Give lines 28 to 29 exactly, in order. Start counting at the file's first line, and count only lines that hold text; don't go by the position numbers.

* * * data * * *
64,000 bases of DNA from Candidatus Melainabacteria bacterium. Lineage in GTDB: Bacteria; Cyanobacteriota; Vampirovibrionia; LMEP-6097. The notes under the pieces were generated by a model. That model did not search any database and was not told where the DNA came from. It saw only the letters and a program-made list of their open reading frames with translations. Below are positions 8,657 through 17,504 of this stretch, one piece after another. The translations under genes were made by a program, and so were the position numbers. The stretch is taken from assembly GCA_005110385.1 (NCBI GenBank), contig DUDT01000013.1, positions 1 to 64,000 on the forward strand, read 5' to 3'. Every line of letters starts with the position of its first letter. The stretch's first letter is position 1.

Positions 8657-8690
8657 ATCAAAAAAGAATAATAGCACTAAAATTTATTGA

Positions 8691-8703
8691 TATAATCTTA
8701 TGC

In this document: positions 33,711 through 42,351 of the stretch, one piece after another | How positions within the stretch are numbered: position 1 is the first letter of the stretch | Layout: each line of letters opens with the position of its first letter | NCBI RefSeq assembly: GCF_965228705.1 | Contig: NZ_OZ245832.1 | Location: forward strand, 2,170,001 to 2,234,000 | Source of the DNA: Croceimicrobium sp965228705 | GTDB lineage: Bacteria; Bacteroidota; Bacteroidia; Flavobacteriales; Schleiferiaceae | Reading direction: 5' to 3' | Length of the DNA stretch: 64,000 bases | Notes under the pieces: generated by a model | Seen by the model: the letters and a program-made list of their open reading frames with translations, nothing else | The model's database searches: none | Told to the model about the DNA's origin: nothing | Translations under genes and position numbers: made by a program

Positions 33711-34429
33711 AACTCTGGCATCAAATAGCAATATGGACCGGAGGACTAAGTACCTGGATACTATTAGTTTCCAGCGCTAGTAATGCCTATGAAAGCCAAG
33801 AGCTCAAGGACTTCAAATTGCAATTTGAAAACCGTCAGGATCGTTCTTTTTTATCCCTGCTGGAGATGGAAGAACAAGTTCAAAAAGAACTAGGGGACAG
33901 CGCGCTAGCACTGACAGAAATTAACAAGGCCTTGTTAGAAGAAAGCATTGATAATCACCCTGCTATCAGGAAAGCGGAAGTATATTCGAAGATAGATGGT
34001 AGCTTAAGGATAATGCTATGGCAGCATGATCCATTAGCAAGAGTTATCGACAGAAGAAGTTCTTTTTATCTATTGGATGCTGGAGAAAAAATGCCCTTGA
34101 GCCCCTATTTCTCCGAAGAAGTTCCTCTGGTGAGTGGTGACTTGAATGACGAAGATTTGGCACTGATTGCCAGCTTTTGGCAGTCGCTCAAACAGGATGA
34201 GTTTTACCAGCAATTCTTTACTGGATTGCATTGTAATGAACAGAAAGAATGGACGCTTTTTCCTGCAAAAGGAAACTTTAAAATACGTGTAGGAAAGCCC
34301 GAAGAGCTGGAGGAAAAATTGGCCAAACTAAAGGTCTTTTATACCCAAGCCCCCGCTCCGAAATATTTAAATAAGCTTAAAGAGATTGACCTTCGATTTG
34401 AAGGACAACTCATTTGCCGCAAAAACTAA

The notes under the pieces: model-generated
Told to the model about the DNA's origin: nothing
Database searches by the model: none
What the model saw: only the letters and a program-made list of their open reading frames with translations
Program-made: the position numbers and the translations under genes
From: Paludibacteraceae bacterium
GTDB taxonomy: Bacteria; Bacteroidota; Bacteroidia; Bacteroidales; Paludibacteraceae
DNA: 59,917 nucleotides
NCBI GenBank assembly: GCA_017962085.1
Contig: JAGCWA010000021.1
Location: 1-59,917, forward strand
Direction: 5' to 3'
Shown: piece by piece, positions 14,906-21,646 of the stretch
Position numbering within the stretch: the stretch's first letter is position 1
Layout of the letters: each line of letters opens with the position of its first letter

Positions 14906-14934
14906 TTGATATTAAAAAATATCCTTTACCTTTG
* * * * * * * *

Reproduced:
Direction: 5' to 3'
Shown: piece by piece, positions 14,906-21,646 of the stretch